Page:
“When you remember him and eulogize him, remember how much he loved his Blackness. Don't whitewash his legacy” pleaded Awesomely Luvvie. “Remember that Blackness. Because when the greats die, folks love to windex away their melanin. Nah. He was unapologetically BLACK.”

"No sadness, only joy. So proud to be Black. Like Prince, like Mandela, he was everyone's, and also unapologetically ours" tweeted Musa Okwonga.

See more reactions from Twitter below.

Music
Photo by Don Paulsen/Michael Ochs Archives/Getty Images

Hugh Masekela's New York City Legacy

A look back at the South African legend's time in New York City and his enduring presence in the Big Apple.

In Questlove's magnificent documentary, Summer of Soul, he captures a forgotten part of Black American music history. But in telling the tale of the 1969 Harlem Cultural Festival, the longtime musician and first-time filmmaker also captures a part of lost South African music history too.

Among the line-up of blossoming all-stars who played the Harlem festival, from a 19-year-old Stevie Wonder to a transcendent Mavis Staples, was a young Hugh Masekela. 30 years old at the time, he was riding the wave of success that came from releasing Grazing in the Grass the year before. To watch Masekela in that moment on that stage is to see him at the height of his time in New York City — a firecracker musician who entertained his audiences as much as he educated them about the political situation in his home country of South Africa.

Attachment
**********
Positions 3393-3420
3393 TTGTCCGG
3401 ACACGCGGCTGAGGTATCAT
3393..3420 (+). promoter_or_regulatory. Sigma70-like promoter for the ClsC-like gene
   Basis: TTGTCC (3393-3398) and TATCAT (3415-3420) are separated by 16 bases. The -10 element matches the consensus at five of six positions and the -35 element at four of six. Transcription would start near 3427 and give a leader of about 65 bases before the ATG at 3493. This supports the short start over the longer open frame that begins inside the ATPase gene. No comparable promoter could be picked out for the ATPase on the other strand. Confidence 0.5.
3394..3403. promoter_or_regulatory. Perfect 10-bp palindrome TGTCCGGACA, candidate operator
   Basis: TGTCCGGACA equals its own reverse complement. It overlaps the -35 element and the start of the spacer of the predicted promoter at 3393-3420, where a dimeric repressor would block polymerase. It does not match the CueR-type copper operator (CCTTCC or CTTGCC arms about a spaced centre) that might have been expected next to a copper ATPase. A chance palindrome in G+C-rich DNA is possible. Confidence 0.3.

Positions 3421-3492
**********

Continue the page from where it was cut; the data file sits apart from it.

The legacy Masekela sowed in New York City during the 1960s remains in the walls of the venues where he played, and in the dust of those that are no longer standing. It's in the records he made in studios and jazz clubs, and on the Manhattan streets where he once posed with a giant stuffed zebra for an album cover. It's a legacy that still lives on in tangible form, too, in the Hugh Masekela Heritage Scholarship at the Manhattan School of Music.

The school is the place where Masekela received his education and met some of the people that would go on to be life-long bandmates and friends, from Larry Willis (who, as the story goes, Masekela convinced to give up opera for piano) to Morris Goldberg, Herbie Hancock and Stewart Levine, "his brother and musical compadre," as Mabusha Masekela, Bra Hugh's nephew says.